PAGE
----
The human body, very cunningly designed in some details, is cruelly and senselessly bungled in other details, and every reflective first-year medical student must notice a hundred ways to improve it. How are we to reconcile this mixture of finesse and blundering with the concept of a single omnipotent Designer, to whom all problems are equally easy? If He could contrive so efficient and durable a machine as the human hand, then how did He come to make such botches as the tonsils, the gallbladder, the ovaries and the prostate gland? If He could perfect the elbow and the ear, then why did He boggle the teeth?

Having never encountered a satisfactory — or even a remotely plausible — answer to such questions, I have had to go to the trouble of devising one myself. It is, at all events, quite simple, and in strict accord with all the known facts. In brief, it is this: that the theory that the universe is run by a single God must be abandoned, and that in place of it we must set up the theory that it is actually run by a board of gods, all of equal puissance and authority. Once this concept is grasped the difficulties that have vexed theologians vanish, and human experience instantly lights up the whole dark scene. We observe in everyday life what happens when authority is divided, and great decisions are reached by consultation and compromise. We know that the effects at times, particularly when one of the consultants runs away with the others, are very good, but we also know that they are usually extremely bad. Such a mixture, precisely, is on display in the cosmos. It presents a series of brilliant successes in the midst of an infinity of failures.

I contend that my theory is the only one ever put forward that completely accounts for the clinical picture. Every other theory, facing such facts as sin, disease and disaster, is forced to admit the supposition that Omnipotence, after all, may not be omnipotent — a plain absurdity. I need toy with no such blasphemous nonsense. I may assume that every god belonging to the council which rules the universe is infinitely wise and infinitely powerful, and yet not evade the plain fact that most of the acts of that council are ignorant and foolish. In truth, my assumption that a council exists is tantamount to an a priori assumption that its acts are ignorant and foolish, for no act of any conceivable council can be otherwise. Is the human hand perfect, or, at all events, practical and praiseworthy? Then I account for it on the ground that it was designed by some single member of the council — that the business was turned over to him by inadvertence or as a result of an irreconcilable difference of opinion among the others. Had more than one member participated actively in its design it would have been measurably less meritorious than it is, for the sketch offered by the original designer would have been forced to run the gauntlet of criticisms and suggestions from all the other councilors, and human experience teaches us that most of these criticisms and suggestions would have been inferior to the original idea — that many of them, in fact, would have had nothing in them save a petty desire to maul and spoil the original idea.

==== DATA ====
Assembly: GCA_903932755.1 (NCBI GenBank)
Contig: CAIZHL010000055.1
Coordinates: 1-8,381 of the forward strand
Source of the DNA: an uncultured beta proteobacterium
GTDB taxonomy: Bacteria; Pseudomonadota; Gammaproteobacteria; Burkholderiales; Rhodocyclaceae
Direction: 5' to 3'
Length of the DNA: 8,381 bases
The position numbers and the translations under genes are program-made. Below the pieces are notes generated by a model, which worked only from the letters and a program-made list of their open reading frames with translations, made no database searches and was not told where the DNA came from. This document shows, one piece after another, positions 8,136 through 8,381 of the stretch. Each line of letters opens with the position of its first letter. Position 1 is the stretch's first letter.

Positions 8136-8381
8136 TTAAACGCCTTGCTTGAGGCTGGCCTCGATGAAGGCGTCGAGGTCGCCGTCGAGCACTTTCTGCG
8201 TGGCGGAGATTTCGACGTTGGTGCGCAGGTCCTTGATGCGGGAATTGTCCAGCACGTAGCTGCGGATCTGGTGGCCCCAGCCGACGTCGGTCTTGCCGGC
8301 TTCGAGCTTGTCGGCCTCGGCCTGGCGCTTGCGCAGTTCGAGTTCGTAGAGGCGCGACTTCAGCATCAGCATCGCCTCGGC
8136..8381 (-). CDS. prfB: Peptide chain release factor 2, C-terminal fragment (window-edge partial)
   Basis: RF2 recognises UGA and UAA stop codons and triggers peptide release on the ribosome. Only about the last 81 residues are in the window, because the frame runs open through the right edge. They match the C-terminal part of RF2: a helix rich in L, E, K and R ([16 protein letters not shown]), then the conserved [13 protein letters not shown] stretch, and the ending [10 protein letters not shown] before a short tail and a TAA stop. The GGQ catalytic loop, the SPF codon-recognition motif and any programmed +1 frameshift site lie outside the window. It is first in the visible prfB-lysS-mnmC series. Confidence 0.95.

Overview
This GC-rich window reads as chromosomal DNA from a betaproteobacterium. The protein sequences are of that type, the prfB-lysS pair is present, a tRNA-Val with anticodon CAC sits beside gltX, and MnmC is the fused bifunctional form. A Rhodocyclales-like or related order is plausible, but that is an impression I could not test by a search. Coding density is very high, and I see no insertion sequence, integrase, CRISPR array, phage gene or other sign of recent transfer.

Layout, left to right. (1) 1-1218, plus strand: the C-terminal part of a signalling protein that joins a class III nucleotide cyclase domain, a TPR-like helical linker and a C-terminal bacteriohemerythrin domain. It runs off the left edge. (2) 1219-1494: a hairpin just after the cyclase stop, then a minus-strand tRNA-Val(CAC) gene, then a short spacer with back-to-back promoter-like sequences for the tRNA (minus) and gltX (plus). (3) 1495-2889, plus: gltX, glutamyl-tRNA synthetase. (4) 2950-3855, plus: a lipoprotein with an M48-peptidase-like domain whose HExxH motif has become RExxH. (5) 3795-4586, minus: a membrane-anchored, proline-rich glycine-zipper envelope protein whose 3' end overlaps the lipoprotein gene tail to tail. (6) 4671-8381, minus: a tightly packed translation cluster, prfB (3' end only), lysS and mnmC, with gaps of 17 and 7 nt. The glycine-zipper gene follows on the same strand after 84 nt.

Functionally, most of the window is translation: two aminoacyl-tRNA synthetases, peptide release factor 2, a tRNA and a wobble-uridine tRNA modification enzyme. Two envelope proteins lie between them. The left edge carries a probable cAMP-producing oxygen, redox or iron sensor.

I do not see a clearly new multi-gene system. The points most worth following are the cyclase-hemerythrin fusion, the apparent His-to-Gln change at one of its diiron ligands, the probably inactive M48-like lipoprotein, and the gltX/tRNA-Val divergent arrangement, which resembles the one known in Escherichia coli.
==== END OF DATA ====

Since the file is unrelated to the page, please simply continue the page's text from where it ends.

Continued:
H.L. Mencken, “The Cosmic Secretariat”, American Mercury, 1924-01.

August 27, 2014

Disappointingly, SpaceX plays the crony capitalist game with Texas politicians

Filed under: Business, Government, Space — Tags: , , — Nicholas Russon @ 10:28

If you’ve been reading the blog for a while, you’ll have picked up that I’m a fan of SpaceX and other non-governmental organizations in the space race. I wouldn’t go so far as to say Elon Musk is a hero, but I’ve generally been happy about his company’s successes in bringing more private enterprise into the launch business. However, as Lachlan Markay explains in some detail, Elon Musk is not above taking government funds to do things he’d be doing anyway, just like crony capitalists in the rest of the government-industrial complex:

Shortly before a private spaceflight company’s test rocket exploded over southern Texas last weekend, state lawmakers announced millions in subsidies to get the company to continue launching rockets in the Lone Star State.